Families Plight – Fathers Supposed Suicide – Sad Denaby Story

June 1935

Mexborough & Swinton Times 28 June 1935

Families Plight
Fathers Supposed Suicide
Sad Denaby Story

The plight of the family of five at Denaby was revealed at the inquest at Conisbrough council offices on Monday on Thomas Simpson (57), unemployed farm labourer, Loversall Street, Denaby, whose body was recovered from the Don between Conisbrough Cliffs and Levitt Hagg, Warmsworth, on Saturday evening. A verdict of “suicide, there being insufficient evidence to show the state of his mind,” was returned by the Doncaster District Coroner (Mr. W. H. Carlile).

Giving evidence of identification, Joseph Stainrod, Balby Street, Denaby, deceased brother-in-law, said he last saw Simpson alive on Thursday evening. This was at Simpson’s house, and he was all right. Simpson had been out of work about three years. Witness knew of no troubles the man might have. He was a widower, and had a family of eight, the eldest of whom was 20 and the youngest about 15 months, witness had never heard him say anything about taking his life. Only the eldest son was working.

Deceased daughter, Eleanor Simpson (13), Loversall Street, said her father went out on Saturday morning, saying he was going to Mexborough. He was trying to get a house, because he had received notice to leave his present house.

Replying to the Coroner, the girl said she thought her father was receiving 37s. 6d. dole. He had drawn this money on Thursday, and left 6d. For some “chips”

The Coroner: he got drunk on the rest?

– He left 6d. For “chips” and kept 2s. For the coal.
– He spent the rest on drink? – Yes

Witness said her father kept the house and cooked and she helped. She was the eldest daughter at home.

The Coroner: did you have any proper meals on Friday? – Chips for dinner, bread and butter for breakfast, and bread and margarine for tea.

Where was your father? – He kept hobbling about.

Was he drunk on Friday? – Yes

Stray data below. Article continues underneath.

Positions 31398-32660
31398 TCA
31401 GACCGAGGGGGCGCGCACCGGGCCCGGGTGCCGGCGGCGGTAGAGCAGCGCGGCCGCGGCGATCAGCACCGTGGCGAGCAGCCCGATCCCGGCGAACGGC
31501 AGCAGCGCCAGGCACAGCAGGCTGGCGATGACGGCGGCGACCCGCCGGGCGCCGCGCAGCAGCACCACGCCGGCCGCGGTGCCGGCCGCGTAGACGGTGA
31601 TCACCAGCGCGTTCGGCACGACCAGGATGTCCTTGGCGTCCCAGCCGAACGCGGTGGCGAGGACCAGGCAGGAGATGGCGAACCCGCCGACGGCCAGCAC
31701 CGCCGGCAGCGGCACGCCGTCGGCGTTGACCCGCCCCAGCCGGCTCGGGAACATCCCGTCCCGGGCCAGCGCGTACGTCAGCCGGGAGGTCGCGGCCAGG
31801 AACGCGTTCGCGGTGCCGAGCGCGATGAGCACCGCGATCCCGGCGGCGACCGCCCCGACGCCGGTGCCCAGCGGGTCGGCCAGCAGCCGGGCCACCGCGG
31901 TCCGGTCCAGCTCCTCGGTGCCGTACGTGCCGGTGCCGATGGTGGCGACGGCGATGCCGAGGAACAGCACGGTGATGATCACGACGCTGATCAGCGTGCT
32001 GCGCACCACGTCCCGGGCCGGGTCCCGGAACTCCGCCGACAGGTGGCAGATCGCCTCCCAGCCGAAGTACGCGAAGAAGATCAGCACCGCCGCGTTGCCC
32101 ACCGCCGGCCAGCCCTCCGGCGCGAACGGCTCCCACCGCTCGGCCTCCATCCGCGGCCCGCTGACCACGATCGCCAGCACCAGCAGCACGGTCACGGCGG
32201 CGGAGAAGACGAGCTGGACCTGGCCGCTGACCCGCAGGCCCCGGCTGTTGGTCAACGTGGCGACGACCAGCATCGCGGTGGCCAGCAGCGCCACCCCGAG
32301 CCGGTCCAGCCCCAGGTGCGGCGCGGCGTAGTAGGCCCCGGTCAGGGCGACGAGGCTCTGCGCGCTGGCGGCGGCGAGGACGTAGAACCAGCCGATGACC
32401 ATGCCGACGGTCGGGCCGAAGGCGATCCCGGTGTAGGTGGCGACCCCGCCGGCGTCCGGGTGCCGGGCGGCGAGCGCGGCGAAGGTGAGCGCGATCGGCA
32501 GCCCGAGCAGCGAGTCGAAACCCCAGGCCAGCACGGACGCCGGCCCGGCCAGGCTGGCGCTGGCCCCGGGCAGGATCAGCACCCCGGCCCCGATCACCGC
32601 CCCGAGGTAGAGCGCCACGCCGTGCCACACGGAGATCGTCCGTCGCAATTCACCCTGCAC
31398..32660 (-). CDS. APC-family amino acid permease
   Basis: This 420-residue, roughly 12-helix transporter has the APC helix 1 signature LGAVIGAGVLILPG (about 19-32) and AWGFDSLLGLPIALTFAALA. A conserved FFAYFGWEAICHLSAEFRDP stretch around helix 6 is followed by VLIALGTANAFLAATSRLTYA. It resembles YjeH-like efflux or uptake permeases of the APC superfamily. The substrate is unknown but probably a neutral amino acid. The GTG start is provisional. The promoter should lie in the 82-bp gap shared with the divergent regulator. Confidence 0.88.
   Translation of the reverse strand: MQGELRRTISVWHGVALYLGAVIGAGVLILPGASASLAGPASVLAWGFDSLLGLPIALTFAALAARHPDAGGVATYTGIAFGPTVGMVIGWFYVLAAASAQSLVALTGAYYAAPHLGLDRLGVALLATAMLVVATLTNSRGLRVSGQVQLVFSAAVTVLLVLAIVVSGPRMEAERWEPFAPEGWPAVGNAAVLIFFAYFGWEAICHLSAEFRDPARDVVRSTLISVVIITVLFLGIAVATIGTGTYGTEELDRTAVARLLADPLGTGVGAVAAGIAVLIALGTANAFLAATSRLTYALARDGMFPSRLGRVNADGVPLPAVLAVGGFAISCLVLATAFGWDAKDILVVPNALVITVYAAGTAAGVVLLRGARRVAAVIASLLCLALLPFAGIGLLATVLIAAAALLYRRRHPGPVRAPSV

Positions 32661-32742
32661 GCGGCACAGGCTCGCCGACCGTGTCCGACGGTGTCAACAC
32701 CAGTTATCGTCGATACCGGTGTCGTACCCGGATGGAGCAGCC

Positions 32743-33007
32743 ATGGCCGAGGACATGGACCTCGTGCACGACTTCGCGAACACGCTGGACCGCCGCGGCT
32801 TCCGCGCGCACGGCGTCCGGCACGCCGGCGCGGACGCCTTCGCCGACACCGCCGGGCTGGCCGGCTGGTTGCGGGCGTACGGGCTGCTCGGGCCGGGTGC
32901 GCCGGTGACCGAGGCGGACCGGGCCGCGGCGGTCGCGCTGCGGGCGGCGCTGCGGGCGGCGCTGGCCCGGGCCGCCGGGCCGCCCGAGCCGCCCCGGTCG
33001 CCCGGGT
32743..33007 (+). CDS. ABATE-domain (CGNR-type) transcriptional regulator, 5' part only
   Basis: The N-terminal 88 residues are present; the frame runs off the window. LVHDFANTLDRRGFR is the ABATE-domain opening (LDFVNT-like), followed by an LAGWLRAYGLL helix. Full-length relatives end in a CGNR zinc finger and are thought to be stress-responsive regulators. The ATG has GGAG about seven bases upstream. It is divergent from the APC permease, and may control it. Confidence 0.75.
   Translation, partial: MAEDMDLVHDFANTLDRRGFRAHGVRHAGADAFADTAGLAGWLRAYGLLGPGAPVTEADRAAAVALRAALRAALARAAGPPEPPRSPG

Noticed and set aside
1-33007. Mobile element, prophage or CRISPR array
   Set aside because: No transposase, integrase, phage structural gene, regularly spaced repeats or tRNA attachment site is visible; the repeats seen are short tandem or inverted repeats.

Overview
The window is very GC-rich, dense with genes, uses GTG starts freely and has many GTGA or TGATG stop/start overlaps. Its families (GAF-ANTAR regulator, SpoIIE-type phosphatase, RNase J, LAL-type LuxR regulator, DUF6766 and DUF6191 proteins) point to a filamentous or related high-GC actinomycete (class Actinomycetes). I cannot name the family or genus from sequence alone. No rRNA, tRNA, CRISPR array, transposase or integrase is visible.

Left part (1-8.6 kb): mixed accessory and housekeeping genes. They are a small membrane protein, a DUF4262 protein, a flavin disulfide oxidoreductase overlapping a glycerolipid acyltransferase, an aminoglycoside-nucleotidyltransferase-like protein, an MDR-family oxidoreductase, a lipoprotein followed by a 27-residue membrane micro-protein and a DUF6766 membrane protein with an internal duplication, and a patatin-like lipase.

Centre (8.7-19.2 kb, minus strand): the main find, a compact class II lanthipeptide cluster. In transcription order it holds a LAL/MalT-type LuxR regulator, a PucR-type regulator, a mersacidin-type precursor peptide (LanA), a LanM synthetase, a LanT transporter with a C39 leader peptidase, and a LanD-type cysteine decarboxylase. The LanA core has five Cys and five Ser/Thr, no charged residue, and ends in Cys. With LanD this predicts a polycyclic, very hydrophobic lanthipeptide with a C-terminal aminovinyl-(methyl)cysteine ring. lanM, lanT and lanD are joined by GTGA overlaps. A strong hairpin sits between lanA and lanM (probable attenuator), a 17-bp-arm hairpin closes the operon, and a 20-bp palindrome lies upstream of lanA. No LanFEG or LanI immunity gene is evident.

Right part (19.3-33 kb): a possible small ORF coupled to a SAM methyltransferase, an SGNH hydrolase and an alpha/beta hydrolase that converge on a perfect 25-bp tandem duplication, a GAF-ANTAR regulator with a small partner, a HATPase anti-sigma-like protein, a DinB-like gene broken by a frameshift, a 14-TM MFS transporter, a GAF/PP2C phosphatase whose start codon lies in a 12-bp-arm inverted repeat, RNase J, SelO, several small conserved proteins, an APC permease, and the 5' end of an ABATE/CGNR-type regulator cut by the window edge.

What about Thursday? – We did not have much.

Did you have anything for tea on Saturday? – Yes, all that was left in the pantry, some bread and margarine.

There were five at home, the eldest daughter, aged 20, working away, having been told to go by her father, it was alleged, because she came in late at night.

Questioned by the Coroner, the girl said her father sometimes spent his dole on drink.

Leslie Miles, miner Braithwell Street, Denaby gave evidence of finding a cap and wallet on the Riverbank, and of Informing the Police.

P. C. George Timothy Heaver, of Denaby, said that in the wallet were birth certificates of the children and insurance papers. Witness went to Simpson’s house and found that he had not been home since morning. He commenced dragging operations near the place where the property was found, and at 9. 55 p.m. on Saturday he recovered the body, and conveyed it to Conisbrough mortuary. The body was fully clothed, and there were no marks of violence.

Witness added that when he visited the house there was no food in the house. The children were given money by another constable in the section.

After the Coroner had giving his verdict, he asked Stainrod what was going to happen to the children, and was told that the eldest sister had come over and was going to stay in till after the matter was over. She was going back to her work, and the children would have to go into a home. The question was left to the daughter, and she did not want to lose her job.